Fall 2019 - MATH 480W D200
The Art and Craft of Problem Solving (3)
Class Number: 10929
Delivery Method: In Person
Course Times + Location:
Tu 3:30 PM – 6:20 PM
AQ 5007, Burnaby
Prerequisites:MACM 201 with a grade of at least B. At least one of MACM 201, MATH 240, MATH 242, MATH 251, MATH 252 with a grade of at least A, or both of MACM 203, MACM 204 with a grade of at least A. Or permission of the instructor.
Designed for students with a strong interest in problem solving and the determination to persevere in seeking solutions to highly challenging mathematical problems. Intended as a preparation for the Putnam Competition, the most challenging and prestigious undergraduate mathematics competition in North America, in which effective presentation of solutions is as important as skill in problem solving. Reviews strategic principles, tactical approaches, and specific technical tools for problem solving, and mathematical problem solving folklore. Emphasis is placed on clarity of exposition and persuasiveness of written argument, and on development of communication skills. Students interested in MATH 480W are encouraged to take the course as soon as they meet the prerequisites, since performance in the Putnam Competition often improves with second and subsequent attempts. Students with credit for MATH 370W may not take MATH 480W for credit. Writing/Quantitative.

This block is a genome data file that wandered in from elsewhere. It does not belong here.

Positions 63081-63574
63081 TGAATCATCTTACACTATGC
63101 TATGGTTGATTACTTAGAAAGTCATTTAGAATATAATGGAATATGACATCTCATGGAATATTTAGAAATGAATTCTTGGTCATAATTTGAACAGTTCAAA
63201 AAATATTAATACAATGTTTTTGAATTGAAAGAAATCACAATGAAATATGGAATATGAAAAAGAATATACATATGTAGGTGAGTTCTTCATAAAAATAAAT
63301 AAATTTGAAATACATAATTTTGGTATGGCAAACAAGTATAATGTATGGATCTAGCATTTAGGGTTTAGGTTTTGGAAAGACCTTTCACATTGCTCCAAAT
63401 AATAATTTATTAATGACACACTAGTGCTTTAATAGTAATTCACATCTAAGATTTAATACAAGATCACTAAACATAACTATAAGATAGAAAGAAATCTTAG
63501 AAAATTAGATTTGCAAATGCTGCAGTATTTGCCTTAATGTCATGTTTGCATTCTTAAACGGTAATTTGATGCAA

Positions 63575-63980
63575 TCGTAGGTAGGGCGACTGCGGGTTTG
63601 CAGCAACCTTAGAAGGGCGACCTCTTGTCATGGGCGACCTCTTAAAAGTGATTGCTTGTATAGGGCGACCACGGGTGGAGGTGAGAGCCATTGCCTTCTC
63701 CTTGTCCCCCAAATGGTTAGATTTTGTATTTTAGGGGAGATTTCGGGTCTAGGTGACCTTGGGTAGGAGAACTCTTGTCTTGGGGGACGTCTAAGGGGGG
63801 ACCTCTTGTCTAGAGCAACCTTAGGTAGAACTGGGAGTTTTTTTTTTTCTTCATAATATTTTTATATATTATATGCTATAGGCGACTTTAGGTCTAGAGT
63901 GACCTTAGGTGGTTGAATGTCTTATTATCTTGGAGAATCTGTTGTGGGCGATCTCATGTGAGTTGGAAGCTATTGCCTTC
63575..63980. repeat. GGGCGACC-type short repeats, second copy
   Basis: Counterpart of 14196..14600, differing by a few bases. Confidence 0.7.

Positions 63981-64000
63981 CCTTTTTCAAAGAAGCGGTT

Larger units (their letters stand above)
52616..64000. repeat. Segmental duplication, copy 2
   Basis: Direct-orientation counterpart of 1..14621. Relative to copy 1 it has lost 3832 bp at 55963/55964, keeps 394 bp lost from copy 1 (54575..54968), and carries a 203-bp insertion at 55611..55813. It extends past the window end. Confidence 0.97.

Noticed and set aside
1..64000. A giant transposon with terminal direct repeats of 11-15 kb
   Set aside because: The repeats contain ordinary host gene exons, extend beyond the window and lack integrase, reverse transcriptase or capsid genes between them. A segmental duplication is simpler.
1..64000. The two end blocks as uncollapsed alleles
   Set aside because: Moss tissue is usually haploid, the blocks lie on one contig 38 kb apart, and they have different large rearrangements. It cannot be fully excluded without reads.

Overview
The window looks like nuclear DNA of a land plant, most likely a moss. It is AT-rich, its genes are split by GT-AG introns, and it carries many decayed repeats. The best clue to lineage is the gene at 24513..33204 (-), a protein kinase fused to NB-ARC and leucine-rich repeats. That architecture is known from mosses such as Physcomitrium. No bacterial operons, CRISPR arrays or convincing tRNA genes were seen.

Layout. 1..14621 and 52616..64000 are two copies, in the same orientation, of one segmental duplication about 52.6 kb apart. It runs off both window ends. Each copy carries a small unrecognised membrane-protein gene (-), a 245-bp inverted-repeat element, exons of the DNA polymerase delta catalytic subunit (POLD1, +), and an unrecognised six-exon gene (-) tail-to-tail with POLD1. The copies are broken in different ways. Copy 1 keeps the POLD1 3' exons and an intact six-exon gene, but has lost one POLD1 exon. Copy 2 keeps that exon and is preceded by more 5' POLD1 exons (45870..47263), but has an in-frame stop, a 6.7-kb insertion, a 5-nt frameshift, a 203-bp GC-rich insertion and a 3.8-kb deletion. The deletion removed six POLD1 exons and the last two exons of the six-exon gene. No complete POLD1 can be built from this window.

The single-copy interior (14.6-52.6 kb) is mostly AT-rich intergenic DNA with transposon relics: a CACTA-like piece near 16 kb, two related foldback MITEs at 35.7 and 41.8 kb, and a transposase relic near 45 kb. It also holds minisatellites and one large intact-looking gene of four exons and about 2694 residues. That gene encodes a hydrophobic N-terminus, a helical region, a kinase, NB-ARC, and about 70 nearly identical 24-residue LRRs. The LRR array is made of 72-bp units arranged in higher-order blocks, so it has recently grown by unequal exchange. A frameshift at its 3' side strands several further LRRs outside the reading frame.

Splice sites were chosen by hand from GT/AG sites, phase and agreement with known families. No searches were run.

2. Fundamental tactics for solving problems.
3. Crossover tactics (graph theory, complex numbers, generating functions).
4. Applications of general strategies and tactics to problems from algebra, combinatorics, number theory, and calculus.
- Assignments (8 solo, 2 group) 65%
- Midterm 15%
- Participation 20%
THE INSTRUCTOR RESERVES THE RIGHT TO CHANGE ANY OF THE ABOVE INFORMATION.
Students should be aware that they have certain rights to confidentiality concerning the return of course papers and the posting of marks.
Please pay careful attention to the options discussed in class at the beginning of the semester
The Art and Craft of Problem Solving
Wiley & Sons
3rd Edition; 2017
SFU’s Academic Integrity web site http://www.sfu.ca/students/academicintegrity.html is filled with information on what is meant by academic dishonesty, where you can find resources to help with your studies and the consequences of cheating. Check out the site for more information and videos that help explain the issues in plain English.
Each student is responsible for his or her conduct as it affects the University community. Academic dishonesty, in whatever form, is ultimately destructive of the values of the University. Furthermore, it is unfair and discouraging to the majority of students who pursue their studies honestly. Scholarly integrity is required of all members of the University. http://www.sfu.ca/policies/gazette/student/s10-01.html
ACADEMIC INTEGRITY: YOUR WORK, YOUR SUCCESS